Trees in Shek Kip Mei to be saved at cost of HK$1m in revamp
More than two-thirds of the trees around 15 seven-storey residential blocks on the city's oldest public housing estate will be preserved when the buildings are demolished in June.
Of the 56 trees in the redevelopment area of the 53-year-old Shek Kip Mei Estate, 38 will be either kept on-site or transplanted. The rest will be felled. The Housing Department said the project would cost around HK$1 million.
'Some trees have to be cut down as they are unhealthy, in poor form or are expected to wither after transplantation,' the department's senior landscape architect, Evans Iu Po-lung, said.
'Paperbark trees are the most vulnerable as their roots are sensitive. They will probably not survive if they are moved,' said Mr Iu.
Three paperbark trees are among the 18 to be felled, which include two banyans and two parasol leaf trees, among other species.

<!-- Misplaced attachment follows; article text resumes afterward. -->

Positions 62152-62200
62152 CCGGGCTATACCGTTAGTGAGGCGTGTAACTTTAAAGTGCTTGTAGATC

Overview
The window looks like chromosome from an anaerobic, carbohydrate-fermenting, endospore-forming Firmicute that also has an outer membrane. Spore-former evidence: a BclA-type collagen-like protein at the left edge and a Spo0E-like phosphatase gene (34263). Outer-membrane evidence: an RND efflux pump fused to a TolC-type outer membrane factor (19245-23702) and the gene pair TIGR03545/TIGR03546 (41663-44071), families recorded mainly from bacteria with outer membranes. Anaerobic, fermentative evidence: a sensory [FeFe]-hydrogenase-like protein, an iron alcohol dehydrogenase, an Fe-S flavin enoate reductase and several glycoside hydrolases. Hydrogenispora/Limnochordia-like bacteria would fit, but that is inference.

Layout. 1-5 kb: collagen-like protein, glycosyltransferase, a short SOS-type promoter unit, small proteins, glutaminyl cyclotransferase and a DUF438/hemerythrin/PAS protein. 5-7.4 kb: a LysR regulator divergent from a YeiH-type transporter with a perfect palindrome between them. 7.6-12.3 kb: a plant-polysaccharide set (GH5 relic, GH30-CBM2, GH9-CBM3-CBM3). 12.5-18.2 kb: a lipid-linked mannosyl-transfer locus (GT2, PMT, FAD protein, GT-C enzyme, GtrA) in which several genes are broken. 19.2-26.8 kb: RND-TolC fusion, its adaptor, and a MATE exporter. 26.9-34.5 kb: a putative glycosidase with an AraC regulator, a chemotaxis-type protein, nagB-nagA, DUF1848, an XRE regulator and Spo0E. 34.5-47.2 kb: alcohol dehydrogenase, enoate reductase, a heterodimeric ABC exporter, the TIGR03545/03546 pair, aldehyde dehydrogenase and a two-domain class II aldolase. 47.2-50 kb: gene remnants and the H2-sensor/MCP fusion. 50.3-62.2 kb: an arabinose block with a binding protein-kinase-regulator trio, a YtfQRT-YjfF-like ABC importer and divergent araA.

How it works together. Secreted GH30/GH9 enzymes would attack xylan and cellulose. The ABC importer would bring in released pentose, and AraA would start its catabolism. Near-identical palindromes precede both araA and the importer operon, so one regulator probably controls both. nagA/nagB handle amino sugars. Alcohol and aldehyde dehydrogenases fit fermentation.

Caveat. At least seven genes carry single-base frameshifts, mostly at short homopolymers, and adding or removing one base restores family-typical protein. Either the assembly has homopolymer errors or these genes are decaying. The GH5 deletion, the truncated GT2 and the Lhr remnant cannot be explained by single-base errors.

The 10 quadrangular blocks in the estate will be replaced with four 40-storey Y-shaped blocks, to accommodate about 6,000 people.
Deputy director of housing (development and construction) Ada Fung Yin-suen said the design had been chosen to preserve as many of the trees as possible, some which were between 30 and 40 years old.
'If we built three cross-shaped blocks to accommodate the same number of people, all the trees would have to be removed,' she said.
The department's senior architect Teresa Yim Siu-ling said the design would ensure good air circulation at the estate and in Woh Chai Street.
The redevelopment is expected to be completed in early 2012.